ONE picture that sums up Biden’s fateful decision in Afghanistan as last US soldier leaves
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Conflict in Afghanistan has been top of the United States’ agenda for years, with the September 11, 2001, Twin Tower attack sparking US presence in the country. Now the last US troops have left Afghanistan, following a chaotic last few days which saw a bombing at Kabul airport kill at least 182 people. This attack was later claimed by ISIS, with their faction ISIS-K having carried it out.
The US’ longest war in Afghanistan saw nearly 2,500 US troops and an estimated 240,000 Afghans killed, and cost approximately $2 trillion (£1.45 trillion).
US President Joe Biden has been integral in the removal of US troops, pushing forward with plans to evacuate despite calls from world leaders to extend the deadline.
However, the withdrawal of US troops has triggered a rapid takeover by the Taliban, who seized control of the Government in just over a week.
Now one staggering photo has shown the last US soldier leaving Afghanistan.
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The US Army shared an image taken with night-vision optics of the last US soldier to step aboard the final evacuation flight out of Kabul.
The troop pictured is Major General Chris Donahue, commander of the 82nd Airborne Division.
The Department of Defense tweeted the picture, writing: “The last American soldier to leave Afghanistan: Maj. Gen. Chris Donahue, commanding general of the @82ndABNDiv, @18airbornecorps boards an @usairforce C-17 on August 30th, 2021, ending the U.S. mission in Kabul.”
As the flight took off, Taliban spokesman Qari Yusuf said: “The last US soldier has left Kabul airport and our country gained complete independence.”
However around 100 Americans were left behind, unable to leave on time.
US Secretary of State Antony Blinken said under 200 and possibly closer to 100 Americans, wanted to leave Afghanistan but were not able to get on the last flights.
General Frank McKenzie told reporters: “There’s a lot of heartbreak associated with this departure.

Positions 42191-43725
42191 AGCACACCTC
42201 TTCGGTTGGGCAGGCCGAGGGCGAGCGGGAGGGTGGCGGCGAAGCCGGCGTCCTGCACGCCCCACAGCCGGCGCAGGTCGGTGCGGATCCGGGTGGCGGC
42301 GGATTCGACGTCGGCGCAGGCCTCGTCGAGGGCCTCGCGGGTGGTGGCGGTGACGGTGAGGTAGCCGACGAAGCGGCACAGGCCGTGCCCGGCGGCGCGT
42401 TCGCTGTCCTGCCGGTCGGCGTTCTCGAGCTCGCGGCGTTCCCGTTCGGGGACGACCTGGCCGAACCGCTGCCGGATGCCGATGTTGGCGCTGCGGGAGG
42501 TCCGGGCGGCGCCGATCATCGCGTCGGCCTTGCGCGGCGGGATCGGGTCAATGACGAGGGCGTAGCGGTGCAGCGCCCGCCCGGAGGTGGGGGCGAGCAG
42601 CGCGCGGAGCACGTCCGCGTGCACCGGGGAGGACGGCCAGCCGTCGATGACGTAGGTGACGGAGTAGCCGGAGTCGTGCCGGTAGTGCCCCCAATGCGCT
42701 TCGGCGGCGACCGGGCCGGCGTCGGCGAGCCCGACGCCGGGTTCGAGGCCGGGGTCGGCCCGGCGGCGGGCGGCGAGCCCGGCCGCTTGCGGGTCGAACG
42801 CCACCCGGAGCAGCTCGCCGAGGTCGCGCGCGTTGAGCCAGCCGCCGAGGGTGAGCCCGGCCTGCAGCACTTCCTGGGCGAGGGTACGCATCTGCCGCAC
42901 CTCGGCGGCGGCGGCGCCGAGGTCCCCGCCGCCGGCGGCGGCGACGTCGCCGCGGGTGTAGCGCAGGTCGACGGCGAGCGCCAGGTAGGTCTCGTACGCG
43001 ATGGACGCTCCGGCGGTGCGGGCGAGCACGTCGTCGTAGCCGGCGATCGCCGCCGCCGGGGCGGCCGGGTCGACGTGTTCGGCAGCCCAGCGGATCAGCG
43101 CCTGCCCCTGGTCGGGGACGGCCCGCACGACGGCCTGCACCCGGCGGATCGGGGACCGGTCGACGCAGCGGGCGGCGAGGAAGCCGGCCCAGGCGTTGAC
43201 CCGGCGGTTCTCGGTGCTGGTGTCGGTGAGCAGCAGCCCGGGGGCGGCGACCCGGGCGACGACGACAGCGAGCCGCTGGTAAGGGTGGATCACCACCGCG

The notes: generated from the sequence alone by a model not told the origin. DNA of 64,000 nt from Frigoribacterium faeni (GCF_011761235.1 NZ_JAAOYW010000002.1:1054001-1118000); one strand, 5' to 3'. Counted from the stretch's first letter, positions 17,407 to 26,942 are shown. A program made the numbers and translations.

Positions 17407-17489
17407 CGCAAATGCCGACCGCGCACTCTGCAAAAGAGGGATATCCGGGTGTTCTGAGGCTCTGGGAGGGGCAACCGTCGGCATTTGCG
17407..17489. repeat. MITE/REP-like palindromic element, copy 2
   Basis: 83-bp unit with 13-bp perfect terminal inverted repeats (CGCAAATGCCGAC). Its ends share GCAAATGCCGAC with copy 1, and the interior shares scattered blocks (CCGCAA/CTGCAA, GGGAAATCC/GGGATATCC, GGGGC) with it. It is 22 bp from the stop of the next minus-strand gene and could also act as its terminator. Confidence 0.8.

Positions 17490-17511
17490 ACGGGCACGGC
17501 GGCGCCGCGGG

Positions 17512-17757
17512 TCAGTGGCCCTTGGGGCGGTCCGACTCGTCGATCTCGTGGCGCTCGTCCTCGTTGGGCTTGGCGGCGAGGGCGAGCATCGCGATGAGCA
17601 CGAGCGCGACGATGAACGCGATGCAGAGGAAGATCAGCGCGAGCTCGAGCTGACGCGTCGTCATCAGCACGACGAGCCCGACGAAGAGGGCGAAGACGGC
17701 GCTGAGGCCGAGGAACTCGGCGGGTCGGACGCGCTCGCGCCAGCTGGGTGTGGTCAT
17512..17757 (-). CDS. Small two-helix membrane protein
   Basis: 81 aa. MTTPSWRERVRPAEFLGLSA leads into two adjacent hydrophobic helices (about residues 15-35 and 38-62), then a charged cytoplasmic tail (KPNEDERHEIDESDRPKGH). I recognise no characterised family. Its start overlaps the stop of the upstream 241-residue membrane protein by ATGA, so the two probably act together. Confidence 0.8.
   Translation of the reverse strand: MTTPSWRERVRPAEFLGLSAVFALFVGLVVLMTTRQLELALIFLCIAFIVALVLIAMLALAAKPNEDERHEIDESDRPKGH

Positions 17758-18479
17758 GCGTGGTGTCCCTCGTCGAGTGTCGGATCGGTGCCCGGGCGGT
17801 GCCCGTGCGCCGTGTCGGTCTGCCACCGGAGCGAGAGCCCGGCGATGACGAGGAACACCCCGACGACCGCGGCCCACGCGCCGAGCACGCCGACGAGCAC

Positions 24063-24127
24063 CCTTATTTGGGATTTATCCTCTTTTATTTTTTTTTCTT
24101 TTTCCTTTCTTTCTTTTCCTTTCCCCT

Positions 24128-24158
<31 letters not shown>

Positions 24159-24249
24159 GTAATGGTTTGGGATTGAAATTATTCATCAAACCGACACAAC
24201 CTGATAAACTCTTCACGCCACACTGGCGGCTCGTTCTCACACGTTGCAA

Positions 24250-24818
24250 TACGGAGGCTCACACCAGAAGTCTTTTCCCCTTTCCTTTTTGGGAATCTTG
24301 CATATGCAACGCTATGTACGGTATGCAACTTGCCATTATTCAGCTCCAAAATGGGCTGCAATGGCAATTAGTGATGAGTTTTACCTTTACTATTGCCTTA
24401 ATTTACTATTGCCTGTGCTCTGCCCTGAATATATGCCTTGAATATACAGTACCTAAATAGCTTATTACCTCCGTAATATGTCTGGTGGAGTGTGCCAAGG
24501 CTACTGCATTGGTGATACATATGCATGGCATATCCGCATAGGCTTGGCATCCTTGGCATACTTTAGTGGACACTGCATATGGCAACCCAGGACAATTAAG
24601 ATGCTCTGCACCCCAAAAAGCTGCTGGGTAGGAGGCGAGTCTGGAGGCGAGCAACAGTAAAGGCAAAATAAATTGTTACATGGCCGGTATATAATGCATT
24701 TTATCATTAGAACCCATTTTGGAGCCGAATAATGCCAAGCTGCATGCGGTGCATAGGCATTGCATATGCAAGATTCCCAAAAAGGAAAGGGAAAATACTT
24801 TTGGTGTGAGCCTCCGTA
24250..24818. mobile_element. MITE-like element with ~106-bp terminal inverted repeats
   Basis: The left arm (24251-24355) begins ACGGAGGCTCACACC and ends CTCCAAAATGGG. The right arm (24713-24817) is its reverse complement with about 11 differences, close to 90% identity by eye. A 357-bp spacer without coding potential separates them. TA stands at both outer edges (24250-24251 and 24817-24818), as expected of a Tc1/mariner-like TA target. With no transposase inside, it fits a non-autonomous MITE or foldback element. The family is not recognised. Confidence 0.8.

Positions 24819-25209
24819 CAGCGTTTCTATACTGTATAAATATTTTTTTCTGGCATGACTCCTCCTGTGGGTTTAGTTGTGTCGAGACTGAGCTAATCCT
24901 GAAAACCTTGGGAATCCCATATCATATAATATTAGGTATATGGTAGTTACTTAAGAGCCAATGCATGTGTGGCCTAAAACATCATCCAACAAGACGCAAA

“We did not get everybody out that we wanted to get out.
“But I think if we’d stayed another 10 days, we wouldn’t have gotten everybody out.”
Mr Biden’s decision to push ahead with the Afghanistan withdrawal has been met with criticism both at home and abroad.
Senate Minority Leader Mitch McConnell has been vocal in his disapproval of the withdrawal of troops, calling it “one of the worst foreign policy decisions in American history.”
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Speaking on Fox News Sunday, Mr McConnell said: “We’re looking at the exit, and over the next two days, our heroic military is doing the best they can with a horrible policy decision.
“This is one of the worst foreign policy decisions in American history, much worse than Saigon.”
He continued: “After we left Saigon, there weren’t Vietnamese terrorists who were planning on attacking us here at home. …
“We leave behind exactly what we went in to solve 20 years ago, and I fear for the future and continuing the war on terror.
“You know, just because we decided to quit fighting doesn’t mean the terrorists go away. So they’re still out there. They’re invigorated.
“They’re emboldened and excited about the success they see in bringing America to its knees in Afghanistan.”
And ex-British Prime Minister Tony Blair has said Mr Biden’s decision was “imbecilic”.
Mr Blair was in office when the UK sent troops to Afghanistan in 2001, following the devastating 9/11 attacks in America.
Writing in an article for his Institute for Global Change Mr Blair said: “The abandonment of Afghanistan and its people is tragic, dangerous, unnecessary, not in their interests and not in ours.
“As the leader of our country when we took the decision to join America in removing the Taliban from power, and who saw the high hopes we had of what we could achieve for the people and the world, subside under the weight of bitter reality, I know better than most how difficult are the decisions of leadership and how easy it is to be critical and how hard to be constructive.”
The future for Afghanistan looks uncertain, with economic turmoil and an overthrown Government after the Taliban rapidly advanced.
The US has pledged to continue to try and evacuate Afghan allies and Americans from the country.
Further complicating matters is ISIS-K, an enemy of the Taliban who claimed responsibility for the Kabul airport attack last week.
General McKenzie estimated there are 2,000 “hardcore ISIS fighters in Afghanistan now.”
He said many of these were released from prisons by the Taliban however they now threaten the Taliban’s power in the country.
He said: “I do believe the Taliban is going to have their hands full with ISIS-K.”
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